If MFA does not sound familiar, 2-factor authentication (2FA) may ring a bell. 2FA is just a subset of MFA. 2FA is exactly as it sounds – two pieces of evidence, or factors, to prove your identity before logging into a system. The goal of both is the same: provide an extra method (or methods) of verification to an identity. MFA uses additional information about the user in deciding whether to offer a 2FA of another type, such as password and SMS or SMS and then a third-party token. Traditional 2FA does not consider user access information (new system, previously seen system, new IP address, new country) when determining authentication factors. Overall, MFA is more secure than 2FA since it can leverage multiple identity factors based on additional data points (location, time, IP address, etc.).
Newer to the terminology is AMFA, Adaptive Multi-Factor Authentication. Where MFA is not as aware of what could be considered unusual authentication behavior, AMFA comes into play. AMFA allows for offering different patterns of MFA based on a variety of information beyond what MFA alone provides. It also can determine when a step-up authentication is required to access information, but not require it when it is not needed. This is an improvement over the always-on of 2FA that completes the request every time. It is important to keep in mind that not all vendors support or offer AMFA. If you find a vendor that does support AMFA and you can leverage that vendor in connection with other vendor products, then you extend the value of AMFA across the board.
After Implementation- After implementing Zero Trust, evaluate your environment. Is it executing the way you expected? Is it doing everything the vendors indicated it would? Do you find yourself looking for simpler ways to troubleshoot? There is no such thing as stagnant implementation, unfortunately you cannot just install and move on! Your organization is constantly changing and adapting to serve your customers in the best way possible, and your growing employee base and device changes all impact your implemented solutions. Look at your auditing history and behavior analytics in your environment. There may be a new requirement on the horizon that you did not have before, so you need to start scoping out what solution will be a good fit and budget accordingly knowing the product you need.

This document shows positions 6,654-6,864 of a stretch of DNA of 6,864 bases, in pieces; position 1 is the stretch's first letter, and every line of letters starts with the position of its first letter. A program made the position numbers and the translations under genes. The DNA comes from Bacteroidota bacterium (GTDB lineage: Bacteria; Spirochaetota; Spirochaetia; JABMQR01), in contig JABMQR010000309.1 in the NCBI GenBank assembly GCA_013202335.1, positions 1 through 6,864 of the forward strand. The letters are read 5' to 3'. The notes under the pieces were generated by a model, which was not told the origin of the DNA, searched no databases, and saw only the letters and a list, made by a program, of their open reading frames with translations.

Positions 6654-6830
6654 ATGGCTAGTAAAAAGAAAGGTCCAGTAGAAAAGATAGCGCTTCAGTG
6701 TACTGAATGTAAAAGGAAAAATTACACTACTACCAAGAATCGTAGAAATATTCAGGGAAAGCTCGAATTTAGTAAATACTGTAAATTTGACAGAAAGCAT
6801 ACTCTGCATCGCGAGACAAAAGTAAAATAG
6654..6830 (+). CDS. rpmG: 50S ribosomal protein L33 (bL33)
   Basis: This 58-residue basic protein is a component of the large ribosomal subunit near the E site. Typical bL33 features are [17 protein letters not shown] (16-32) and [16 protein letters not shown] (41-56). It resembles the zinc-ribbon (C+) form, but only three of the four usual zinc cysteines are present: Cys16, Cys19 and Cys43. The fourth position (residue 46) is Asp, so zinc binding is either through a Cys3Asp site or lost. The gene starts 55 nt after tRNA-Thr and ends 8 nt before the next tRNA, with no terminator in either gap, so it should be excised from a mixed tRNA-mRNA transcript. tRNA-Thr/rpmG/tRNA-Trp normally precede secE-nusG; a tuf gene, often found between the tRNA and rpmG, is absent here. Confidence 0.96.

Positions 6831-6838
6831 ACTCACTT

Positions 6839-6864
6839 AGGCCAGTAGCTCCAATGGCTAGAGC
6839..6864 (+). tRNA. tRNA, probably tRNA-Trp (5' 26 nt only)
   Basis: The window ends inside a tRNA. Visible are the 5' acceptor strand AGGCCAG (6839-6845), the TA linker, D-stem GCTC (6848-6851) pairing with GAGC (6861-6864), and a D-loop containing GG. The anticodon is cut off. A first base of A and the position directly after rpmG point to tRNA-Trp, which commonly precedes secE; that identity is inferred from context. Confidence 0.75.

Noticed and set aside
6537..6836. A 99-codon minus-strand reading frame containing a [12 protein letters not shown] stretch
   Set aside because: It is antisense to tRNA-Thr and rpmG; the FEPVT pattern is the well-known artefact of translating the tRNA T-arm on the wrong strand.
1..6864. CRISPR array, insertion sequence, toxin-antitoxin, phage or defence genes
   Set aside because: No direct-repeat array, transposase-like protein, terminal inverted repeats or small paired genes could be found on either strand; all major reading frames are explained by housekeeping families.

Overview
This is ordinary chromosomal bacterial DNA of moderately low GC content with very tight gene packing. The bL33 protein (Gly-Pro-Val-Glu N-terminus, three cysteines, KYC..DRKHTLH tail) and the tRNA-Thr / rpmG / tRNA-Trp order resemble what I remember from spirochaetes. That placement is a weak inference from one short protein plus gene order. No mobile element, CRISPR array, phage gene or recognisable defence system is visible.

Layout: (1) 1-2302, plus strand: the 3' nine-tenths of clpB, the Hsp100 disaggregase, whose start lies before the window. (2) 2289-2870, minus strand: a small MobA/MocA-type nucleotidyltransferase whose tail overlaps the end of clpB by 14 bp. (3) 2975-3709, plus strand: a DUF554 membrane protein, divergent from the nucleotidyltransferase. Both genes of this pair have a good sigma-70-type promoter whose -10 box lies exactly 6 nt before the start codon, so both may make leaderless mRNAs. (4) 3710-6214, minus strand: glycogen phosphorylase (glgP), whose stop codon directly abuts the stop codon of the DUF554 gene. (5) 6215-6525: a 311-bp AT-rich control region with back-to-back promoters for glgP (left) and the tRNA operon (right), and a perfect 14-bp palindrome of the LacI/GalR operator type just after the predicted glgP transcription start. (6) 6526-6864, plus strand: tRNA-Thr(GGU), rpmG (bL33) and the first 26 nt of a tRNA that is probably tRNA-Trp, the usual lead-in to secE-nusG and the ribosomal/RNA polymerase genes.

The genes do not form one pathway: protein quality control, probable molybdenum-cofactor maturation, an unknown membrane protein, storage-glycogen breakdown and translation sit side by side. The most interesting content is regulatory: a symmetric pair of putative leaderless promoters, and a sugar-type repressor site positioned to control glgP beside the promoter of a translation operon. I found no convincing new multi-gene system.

Connecting Zero Trust and SASE
SASE (Secure Access Service Edge) restricts access at all edge access points including mobile, users, locations, cloud datacenters or resources, which aligns to the ZTNA principles. SASE is a cloud architecture model; however, Zero Trust is emphasized as a piece of the execution because it helps enforce the least permission model while still providing strong authentication and authorization controls. As a whole, Zero Trust expects the execution of POLP (principal of least privilege) for network access. ZTNA, or Zero Trust, is adding a portion of SASE by leveraging the microlevel evaluation about the access attempt (who, what, where, when) along with other variables to provide enriched information influencing policies for permitting or denying. Zero Trust is a core element of SASE and should be present in a SASE deployment scenario along with a CASB (Cloud Access Security Brokers).
In the simplest way, SASE is the “how” to Zero Trust’s “what.” You can implement Zero Trust without SASE, and vice versa; however, in such a configuration you may miss some of the components necessary to secure all desired points of access. Many use the terms interchangeably, but SASE is delivered as a service, acting as individual checkpoints that are constantly evaluating the risk, timing, user, user location, user device, and authorization. Zero Trust, in turn, is implemented and supported by the controls available in the SASE architecture. Zero Trust may verify everything, but inherently the tools may not provide the level of security offered by SASE. SASE may combine network security functions to cover digital enterprise spread, but without Zero Trust, it will miss additional user/device identity data enrichment during connection request that expands in-depth permission policies to protect the data and resources accessed.
At Braxton-Grant, we are a multi-vendor integrator that has deep experience in Zero Trust implementation that you can leverage. Reach out to us today to get started today!